It’s Saturday night and I’m watching five friends eagerly arrange their dice and characters. A blank grid is set in front of us, with endless possibilities to be found. We’re gearing up to play Dungeons and Dragons (D&D), a scene familiar to over 10 million players world wide. Our Dungeon Master (DM) dims the lights and begins our quest as we listen with rapt attention.
Yet, I have a confession to make.
I have never been a Dungeon Master in a D&D group. I sit comfortably as a player and adventurer, enjoying the puzzles, combat and loot awaiting us, but its never been my job to look behind the screen. The experience unfolds in front of me just for showing up at the door.
1. They set the stage.
“You walk into to a town square that is well lit, lively, and jovial”/”Hi, welcome to Widget Community! Here is how to get started…”. The role of DM is to paint a scene for your players. Should they be worried? Excited? On edge? Similarly- your role as Community Manager is to illustrate the experience for your members. What type of Community are they coming into? Is it full of artifacts and resources they can dig through? Or more about supporting and challenging the best ideas to rise to the top? If your adventurers are unaware if they’re walking into a friendly tavern or a rough-and-tumble part of town, they may step on a few toes. Community members, without guidance and a warm welcome, may shy away from engaging further in your Community.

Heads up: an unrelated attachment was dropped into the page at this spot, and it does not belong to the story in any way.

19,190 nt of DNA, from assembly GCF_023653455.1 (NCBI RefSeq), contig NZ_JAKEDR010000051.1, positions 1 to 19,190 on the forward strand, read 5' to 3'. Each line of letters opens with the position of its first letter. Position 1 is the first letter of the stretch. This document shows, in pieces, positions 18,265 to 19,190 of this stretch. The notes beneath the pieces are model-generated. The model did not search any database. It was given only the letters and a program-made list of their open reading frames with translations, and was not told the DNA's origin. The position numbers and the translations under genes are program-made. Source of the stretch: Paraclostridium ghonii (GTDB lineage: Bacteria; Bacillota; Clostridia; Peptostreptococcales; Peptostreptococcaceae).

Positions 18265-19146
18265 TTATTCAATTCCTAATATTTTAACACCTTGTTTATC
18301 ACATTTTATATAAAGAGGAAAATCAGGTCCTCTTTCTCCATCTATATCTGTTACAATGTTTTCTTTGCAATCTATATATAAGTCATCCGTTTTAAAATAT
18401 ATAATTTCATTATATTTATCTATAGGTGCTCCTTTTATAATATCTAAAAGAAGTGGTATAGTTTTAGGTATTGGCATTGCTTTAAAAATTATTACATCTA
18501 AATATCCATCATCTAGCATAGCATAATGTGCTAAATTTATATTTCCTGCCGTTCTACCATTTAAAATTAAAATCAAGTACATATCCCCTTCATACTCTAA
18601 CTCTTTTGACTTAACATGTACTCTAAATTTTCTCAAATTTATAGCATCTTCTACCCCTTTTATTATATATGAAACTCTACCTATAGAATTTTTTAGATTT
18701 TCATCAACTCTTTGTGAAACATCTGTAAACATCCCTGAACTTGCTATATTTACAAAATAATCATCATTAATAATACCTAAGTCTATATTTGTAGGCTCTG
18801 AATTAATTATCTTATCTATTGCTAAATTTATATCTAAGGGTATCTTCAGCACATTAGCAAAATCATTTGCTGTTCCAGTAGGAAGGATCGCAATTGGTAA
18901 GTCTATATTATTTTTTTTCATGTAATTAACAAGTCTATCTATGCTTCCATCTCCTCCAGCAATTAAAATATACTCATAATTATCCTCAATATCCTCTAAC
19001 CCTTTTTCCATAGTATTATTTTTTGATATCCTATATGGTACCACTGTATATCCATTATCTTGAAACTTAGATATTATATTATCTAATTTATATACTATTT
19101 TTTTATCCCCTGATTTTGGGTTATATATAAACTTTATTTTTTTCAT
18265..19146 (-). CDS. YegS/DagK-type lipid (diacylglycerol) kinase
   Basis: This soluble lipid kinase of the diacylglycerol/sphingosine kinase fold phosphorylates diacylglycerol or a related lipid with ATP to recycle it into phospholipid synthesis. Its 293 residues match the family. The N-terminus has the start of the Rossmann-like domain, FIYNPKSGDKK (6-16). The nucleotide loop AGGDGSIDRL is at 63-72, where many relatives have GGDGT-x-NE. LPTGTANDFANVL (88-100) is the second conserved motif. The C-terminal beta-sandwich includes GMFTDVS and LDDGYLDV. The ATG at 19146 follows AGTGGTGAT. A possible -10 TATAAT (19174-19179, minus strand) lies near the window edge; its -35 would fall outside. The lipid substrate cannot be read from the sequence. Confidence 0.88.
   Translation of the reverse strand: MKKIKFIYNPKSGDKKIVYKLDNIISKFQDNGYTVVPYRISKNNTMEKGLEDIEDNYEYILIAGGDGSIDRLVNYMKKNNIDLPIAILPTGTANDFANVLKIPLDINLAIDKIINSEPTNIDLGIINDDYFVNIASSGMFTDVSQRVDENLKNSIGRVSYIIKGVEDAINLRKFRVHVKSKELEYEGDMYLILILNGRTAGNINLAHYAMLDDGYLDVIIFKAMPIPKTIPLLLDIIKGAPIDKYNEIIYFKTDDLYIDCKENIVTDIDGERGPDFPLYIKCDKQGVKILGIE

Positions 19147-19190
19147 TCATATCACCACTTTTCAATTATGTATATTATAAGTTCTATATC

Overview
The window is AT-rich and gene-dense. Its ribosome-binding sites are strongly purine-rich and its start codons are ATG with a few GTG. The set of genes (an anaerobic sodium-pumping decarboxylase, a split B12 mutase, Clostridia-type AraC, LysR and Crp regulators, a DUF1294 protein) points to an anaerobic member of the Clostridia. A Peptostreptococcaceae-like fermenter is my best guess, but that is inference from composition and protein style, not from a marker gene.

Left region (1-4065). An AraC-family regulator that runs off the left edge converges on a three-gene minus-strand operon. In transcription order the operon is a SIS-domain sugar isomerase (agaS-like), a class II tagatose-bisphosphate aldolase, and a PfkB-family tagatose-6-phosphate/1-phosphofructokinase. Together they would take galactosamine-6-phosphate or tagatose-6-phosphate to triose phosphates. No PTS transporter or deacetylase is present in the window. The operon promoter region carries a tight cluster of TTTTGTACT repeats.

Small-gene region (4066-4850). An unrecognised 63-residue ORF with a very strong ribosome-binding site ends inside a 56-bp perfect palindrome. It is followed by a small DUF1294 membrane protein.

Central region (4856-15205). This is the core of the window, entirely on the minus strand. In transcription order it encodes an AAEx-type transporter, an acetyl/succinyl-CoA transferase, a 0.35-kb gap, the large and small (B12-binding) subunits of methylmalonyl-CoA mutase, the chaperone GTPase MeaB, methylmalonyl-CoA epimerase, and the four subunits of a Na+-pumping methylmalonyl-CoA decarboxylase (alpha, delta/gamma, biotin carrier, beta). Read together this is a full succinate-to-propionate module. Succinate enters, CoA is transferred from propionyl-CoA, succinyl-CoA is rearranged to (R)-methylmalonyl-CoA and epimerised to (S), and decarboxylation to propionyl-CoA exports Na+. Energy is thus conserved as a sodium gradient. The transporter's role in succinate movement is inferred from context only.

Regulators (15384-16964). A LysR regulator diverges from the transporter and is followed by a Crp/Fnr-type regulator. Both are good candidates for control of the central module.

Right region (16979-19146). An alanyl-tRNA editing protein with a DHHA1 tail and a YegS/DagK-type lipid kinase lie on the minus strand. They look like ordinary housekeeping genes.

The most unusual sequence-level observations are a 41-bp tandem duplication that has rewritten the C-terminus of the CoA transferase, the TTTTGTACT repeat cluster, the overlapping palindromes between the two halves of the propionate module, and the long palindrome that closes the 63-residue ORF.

2. They know the rules, the math, and the crystal ball of outcomes.
“You deal 4 damage to a monster ten feet away”/ “Here are our Community metrics for FY18” . As a DM preps for their games (a process that can take days) they get up close and personal with all the gritty bits of the system. How damage is taken, how it’s dealt, move speed, and the world norms. Community Managers have a pulse on the inner mechanisms of their data. Equally, both groups use a mix of exact science and fuzzy numbers (ever try calculating the monetary value of connection?) to get a picture of where they need to go.
3. They revisit/ rework/ revise/ revamp.
“The goblin you interrogated five months ago has come out of hiding with ten of his friends and now has some questions for you”/ “Hey team, let’s try a new landing page layout to see if we can drive more traffic to our forums.” The role of DM and Community Manager is ever-evolving. Maybe your group has collectively decided that finding a town lumber is more important than saving the king (spoken from actual campaign experience). In Community, perhaps your wonderful member onboarding is leading members to the platform but not helping them engage, or your account creation process is so long that people are giving up halfway through. Both scenarios require quick thinking to get the job done, and leave the encounter excited for the next challenge.
As a player, I have learned to respect and admire the myriad work our DM does (by the way, this month just so happens to be DM appreciation month). Hopefully in your role, your Community recognizes the same work and dedication you bring.